african american art, african american artist, Black Art History, Blog, Harlem Reinassance, sculpture

Book: Augusta Savage Renaissance Woman

I initially was attracted to her story because of the fact she didn't let her personal life overshadow her career. As a working woman with children it can be difficult to find that balance. Especially, as a working African American woman in the arts during a very difficult time period. She paved the way for artists of color, women and inspired many sculptors, painters and more. Augusta Savage was an artist, educator and activist, a true Renaissance woman.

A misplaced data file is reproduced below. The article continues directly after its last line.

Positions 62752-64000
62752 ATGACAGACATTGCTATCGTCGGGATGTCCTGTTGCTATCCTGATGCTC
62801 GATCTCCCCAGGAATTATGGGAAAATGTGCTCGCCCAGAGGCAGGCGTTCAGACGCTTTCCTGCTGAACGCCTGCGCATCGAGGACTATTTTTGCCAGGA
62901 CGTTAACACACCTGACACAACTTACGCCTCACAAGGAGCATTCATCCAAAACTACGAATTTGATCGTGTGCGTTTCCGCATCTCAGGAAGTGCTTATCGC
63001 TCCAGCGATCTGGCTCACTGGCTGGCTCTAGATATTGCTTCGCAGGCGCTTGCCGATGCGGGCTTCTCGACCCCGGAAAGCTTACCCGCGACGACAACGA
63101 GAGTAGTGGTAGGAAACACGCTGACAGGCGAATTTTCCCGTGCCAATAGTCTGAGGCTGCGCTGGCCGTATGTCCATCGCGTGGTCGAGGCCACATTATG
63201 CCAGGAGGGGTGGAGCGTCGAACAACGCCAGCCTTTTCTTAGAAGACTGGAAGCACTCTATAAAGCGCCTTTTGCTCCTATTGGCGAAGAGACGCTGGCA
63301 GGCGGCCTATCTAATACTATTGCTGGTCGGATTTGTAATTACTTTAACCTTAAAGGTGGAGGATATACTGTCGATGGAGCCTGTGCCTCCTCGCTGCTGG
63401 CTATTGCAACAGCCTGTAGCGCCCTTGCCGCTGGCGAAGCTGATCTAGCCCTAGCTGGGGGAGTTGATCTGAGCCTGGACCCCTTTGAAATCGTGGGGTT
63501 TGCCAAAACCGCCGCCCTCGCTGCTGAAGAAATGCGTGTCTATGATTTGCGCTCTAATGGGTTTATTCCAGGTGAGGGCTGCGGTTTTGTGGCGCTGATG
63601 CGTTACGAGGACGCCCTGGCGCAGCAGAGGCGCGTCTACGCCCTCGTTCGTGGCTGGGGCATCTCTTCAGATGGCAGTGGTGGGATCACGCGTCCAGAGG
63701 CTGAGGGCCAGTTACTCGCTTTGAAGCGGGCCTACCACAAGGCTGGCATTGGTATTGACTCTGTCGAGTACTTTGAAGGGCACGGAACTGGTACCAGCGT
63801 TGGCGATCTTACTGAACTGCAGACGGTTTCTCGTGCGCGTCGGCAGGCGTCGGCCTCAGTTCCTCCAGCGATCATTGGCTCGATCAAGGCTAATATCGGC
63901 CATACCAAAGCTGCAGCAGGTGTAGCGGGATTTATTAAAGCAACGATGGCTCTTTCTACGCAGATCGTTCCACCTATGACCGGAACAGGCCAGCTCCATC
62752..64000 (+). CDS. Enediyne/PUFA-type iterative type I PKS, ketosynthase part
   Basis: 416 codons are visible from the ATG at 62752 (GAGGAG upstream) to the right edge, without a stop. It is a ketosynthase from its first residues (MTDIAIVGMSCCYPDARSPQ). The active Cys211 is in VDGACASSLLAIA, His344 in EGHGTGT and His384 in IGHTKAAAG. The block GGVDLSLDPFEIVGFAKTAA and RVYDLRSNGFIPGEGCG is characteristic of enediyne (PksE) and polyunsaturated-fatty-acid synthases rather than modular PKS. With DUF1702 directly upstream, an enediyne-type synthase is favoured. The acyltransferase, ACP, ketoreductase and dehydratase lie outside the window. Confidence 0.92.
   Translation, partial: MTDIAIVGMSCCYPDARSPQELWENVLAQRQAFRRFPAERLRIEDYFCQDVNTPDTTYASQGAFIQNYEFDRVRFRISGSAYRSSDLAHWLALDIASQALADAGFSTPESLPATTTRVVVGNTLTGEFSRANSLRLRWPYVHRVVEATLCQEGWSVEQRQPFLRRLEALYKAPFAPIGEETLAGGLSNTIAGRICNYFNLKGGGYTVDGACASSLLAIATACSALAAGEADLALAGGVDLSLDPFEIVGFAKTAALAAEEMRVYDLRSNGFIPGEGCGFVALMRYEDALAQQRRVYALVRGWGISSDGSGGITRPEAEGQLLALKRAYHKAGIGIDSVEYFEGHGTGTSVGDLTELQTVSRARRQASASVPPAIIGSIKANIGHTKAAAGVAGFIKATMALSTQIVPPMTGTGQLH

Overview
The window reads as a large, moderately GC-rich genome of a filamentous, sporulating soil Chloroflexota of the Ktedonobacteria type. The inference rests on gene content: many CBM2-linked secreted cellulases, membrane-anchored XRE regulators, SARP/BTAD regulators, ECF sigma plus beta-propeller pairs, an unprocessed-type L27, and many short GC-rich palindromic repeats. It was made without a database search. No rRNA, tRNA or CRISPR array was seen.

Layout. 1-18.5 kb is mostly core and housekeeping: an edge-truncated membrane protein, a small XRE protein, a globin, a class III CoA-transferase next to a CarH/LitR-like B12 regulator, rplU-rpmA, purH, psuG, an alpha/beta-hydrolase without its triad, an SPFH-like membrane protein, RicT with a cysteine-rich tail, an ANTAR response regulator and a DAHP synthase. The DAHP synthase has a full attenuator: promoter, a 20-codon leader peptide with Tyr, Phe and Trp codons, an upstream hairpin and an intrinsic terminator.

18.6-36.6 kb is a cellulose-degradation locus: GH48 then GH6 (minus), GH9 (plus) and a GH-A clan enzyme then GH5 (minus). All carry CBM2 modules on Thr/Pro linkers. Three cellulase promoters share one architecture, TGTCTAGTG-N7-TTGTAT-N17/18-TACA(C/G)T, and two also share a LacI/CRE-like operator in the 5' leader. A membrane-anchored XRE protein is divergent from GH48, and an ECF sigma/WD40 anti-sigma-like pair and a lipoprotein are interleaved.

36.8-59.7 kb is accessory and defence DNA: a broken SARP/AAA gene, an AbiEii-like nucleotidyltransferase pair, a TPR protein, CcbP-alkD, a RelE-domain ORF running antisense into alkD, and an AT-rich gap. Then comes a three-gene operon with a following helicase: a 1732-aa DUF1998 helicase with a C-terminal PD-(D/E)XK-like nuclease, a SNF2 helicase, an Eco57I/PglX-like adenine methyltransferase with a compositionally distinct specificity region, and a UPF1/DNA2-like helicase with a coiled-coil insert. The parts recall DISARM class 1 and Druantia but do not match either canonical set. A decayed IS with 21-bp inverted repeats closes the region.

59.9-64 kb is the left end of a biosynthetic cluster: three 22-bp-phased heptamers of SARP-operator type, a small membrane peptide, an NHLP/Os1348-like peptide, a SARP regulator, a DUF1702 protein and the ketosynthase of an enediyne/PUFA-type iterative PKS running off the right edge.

african american art, african american artist, Art, Art History, Black Art Historians, Black Art History, Black Women, Blog, Contemporary Art

“Untitled” New Orleans Series by Gwendolyn Knight, 1941

"Untitled" New Orleans Series by Gwendolyn Knight, 1941


african american art, african american artist, Art, Art History, Black Art Historians, Black Art History, Black Women, Blog, sculpture

Augusta Savage – Sculptor

In the 1920s Augusta Savage received commissions to create portrait busts of W.E.B. Du Bois and black nationalist Marcus Garvey; both pieces were hailed for their power and dynamism. On the strength of these works and especially the poignant Gamin (1929)—a portrait bust of a streetwise boy and one of Savage’s few extant pieces—she received a Julius Rosenwald Fellowship that enabled her finally to study in Paris in 1929–31.**